Toronto
3 min

Is porn that bad?

The great downside of being jaded is misunderstanding and political miscalculation. How can I defend porn, for instance, when I don’t know what all the fuss is about?

Belatedly catching up on my TV watching, I sat through a CBC doc from last spring called Porndemic. “Sat” is the operative word. The title says it all. Porn is spreading. It’s out of control. It’s beyond the reach of cops and courts. It’s increasingly brutal. And apparently it’s addictive.

“The internet is the crack cocaine of sex addiction,” says a therapist who works with so-called sex addicts. “It affects your dopamine reward system… you’re playing around with dangerous chemicals in your brain.”

And here I thought the only chemical I was in danger of ingesting during porn was an overdose of boredom. Is porn really that bad?

It’s hard to tell. So strong is our reaction to sex acts not our own that we sometimes fail to distinguish between disgust and danger. A lot of porn creeps me out (which is why I mostly avoid Xtube; get a curator, please) but I’m hesitant to slam someone else’s taste lest they slam mine. Commentators don’t help. Hyping their own agenda, most tend to either the apocalyptic or the amused.

In the former category you have social critic Chris Hedges who bewails the state of contemporary America in his latest book, Empire of Illusion. In a chapter called “The Illusion of Love” he rants about porn or rather, the worst, most degrading aspects of porn. Because this is not a balanced view. Hedges wanders the aisles of a porn expo in Las Vegas collecting horror stories. He compares porn imagery to the photos from Abu Ghraib. He describes a woman emerging from a 65-guy gangbang shoot. He interviews a producer of pain-and-bondage porn who says, “large segments around the world like to watch young girls being tortured.”

The point of course is that porn is degrading to women and by the time you’ve finished Hedges’ rant you’ll find it hard to disagree. But even by the standards of the American hell-and-brimstone narrative it’s a little over the top and you have to wonder what he’s leaving out. Like, maybe, the person who finds it all vaguely silly and does it for a while and then leaves.

David Foster Wallace gets the silliness and then some. In an essay called “Big Red Son,” originally published in Premiere magazine and collected in Consider the Lobster, the late US novelist attends porn events in Vegas and collects anecdotes of Hogarthian oddity, eccentricity and vitality. There’s the pornstar with the “requisite Howitzer-grade bust” and another with adjustable breasts (controlled by valves, don’t you know). Not only is the porn industry vulgar, says Wallace, it’s vulgar in a predictable way.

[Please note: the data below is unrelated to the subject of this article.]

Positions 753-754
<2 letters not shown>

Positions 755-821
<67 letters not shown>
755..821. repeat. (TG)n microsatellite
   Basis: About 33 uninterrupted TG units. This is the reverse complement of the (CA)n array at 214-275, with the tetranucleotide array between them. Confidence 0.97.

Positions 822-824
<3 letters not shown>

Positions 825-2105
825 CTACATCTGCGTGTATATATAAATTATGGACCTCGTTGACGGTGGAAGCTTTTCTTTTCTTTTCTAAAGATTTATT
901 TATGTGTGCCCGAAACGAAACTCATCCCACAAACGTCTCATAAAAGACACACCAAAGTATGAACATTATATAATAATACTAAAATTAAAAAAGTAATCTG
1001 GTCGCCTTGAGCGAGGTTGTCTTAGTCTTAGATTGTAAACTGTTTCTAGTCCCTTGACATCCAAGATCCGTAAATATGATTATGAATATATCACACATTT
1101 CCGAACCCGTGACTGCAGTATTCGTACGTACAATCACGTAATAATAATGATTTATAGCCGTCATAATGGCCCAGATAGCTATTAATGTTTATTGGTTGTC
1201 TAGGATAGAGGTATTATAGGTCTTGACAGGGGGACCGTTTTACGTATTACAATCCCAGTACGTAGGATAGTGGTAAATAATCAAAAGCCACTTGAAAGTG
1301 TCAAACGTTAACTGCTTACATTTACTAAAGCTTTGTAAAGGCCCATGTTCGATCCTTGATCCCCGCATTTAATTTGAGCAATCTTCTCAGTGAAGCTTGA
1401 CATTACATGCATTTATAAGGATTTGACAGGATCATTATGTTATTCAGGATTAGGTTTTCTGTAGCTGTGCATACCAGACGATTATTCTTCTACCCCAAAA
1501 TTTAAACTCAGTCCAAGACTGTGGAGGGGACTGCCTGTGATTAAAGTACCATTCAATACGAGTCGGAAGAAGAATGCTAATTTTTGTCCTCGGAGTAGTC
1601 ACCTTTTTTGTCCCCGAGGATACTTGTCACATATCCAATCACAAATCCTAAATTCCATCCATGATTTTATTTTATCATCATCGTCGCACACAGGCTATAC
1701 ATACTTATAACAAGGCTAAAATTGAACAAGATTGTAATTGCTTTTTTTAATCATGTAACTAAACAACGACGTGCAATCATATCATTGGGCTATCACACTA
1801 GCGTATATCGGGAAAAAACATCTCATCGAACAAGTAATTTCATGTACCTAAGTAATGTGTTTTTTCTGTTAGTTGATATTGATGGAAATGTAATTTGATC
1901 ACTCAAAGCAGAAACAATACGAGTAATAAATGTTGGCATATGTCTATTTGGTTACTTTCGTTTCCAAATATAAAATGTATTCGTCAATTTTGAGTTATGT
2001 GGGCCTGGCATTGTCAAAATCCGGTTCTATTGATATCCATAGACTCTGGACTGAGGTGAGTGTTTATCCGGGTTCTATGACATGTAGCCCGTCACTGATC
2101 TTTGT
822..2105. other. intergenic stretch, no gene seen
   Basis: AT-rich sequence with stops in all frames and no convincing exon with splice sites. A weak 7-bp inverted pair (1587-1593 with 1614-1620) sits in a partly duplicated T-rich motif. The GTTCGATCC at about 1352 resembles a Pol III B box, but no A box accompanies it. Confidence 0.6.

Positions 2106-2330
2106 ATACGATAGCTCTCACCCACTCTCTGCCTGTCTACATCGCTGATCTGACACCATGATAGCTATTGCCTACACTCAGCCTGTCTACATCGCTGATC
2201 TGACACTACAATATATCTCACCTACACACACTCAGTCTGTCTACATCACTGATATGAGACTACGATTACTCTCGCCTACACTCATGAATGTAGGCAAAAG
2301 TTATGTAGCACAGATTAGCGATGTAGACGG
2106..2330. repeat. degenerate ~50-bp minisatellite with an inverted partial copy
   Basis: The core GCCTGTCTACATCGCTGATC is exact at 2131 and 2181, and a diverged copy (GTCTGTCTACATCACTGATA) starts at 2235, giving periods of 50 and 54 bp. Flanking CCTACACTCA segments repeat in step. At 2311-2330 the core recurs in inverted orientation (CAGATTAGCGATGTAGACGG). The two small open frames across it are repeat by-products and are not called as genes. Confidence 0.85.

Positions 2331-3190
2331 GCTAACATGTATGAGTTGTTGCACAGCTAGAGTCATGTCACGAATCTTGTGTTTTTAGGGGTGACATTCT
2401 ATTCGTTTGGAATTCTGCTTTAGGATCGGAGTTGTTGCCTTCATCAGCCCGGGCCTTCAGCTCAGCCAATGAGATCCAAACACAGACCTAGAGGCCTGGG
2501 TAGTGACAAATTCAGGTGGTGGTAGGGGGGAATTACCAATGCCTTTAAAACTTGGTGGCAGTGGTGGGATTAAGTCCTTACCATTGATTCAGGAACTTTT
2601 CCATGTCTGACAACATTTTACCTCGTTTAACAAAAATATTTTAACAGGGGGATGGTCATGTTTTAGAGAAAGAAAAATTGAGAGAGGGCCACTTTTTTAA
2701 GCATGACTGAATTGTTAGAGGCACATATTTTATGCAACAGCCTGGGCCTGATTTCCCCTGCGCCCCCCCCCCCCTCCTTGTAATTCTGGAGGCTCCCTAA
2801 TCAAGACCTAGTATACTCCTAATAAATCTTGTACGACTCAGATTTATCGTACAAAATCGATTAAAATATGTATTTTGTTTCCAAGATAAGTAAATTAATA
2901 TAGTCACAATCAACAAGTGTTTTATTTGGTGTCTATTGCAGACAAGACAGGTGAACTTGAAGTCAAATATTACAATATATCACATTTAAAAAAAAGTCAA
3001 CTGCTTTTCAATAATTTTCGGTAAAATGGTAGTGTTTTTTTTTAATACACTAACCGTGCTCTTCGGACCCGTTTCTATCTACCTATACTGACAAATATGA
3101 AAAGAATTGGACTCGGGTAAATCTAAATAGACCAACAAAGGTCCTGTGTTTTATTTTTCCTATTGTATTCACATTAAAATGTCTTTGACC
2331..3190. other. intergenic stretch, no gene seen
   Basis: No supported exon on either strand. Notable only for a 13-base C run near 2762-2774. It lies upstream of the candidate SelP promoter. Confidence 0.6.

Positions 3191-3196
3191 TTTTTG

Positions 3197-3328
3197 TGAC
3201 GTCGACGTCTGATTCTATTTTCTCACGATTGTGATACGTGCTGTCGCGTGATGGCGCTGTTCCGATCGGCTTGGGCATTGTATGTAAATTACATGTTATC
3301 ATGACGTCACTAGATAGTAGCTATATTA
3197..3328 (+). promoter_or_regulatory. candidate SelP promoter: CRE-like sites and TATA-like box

“The typical porn producer really is the ugly little man with a bad toupee and a pinkie ring the size of a Rolaids.”

Amusing as this is, it too leaves you wondering what’s been left out. For if Hedges is definitely turned off, Wallace, for his part, isn’t that much more engaged. Humour, too, is a defence.

A lot of people whack off to porn (the industry is bigger than Hollywood) and neither Hedge’s morose meditations on power and cruelty nor Wallace’s picturesque romp really get to the heart of why.

I don’t want to defend porn too much or even say that it’s neutral. I have no doubt porn influences people and I sometimes think I was lucky to grow up before it became widespread. Anyone emerging now must think sex is a proctological exam.

The faces change but the acts don’t, none of them are very subtle and most of them are imbued with that old macho ethos: harder, faster, bigger.

Even as fantasy, porn’s second rate. Given a choice I’d rather use my own personal fantasies. Only when the imagination creaks and groans and fails of an inspiring scenario do I flip to commercial imagery and even then it often doesn’t work. Stunt boinking doesn’t work for me — who wants to fuck on a kitchen counter? — and the hands-off approach to fucking — keep that crotch clear for the camera — doesn’t resemble any enjoyable event I’ve ever attended. A really good coupling is too private, too self-enclosed, to film.

But in the end porn’s just a bunch of pictures and the effect of pictures — or “the media,” if you prefer — has always, I think, been greatly exaggerated. Doubtless we’d all be better off if we turned away from our TVs and cell phones and Facebook pages and embraced some earthier, more real version of life, but signing off simulacra probably won’t save your soul.

If I survived childhood screenings of Tarzan and sword-and-sandal flicks (lots of bare chests), today’s kids will survive porn. When it comes to seeing through love’s illusions, real life is the best corrective.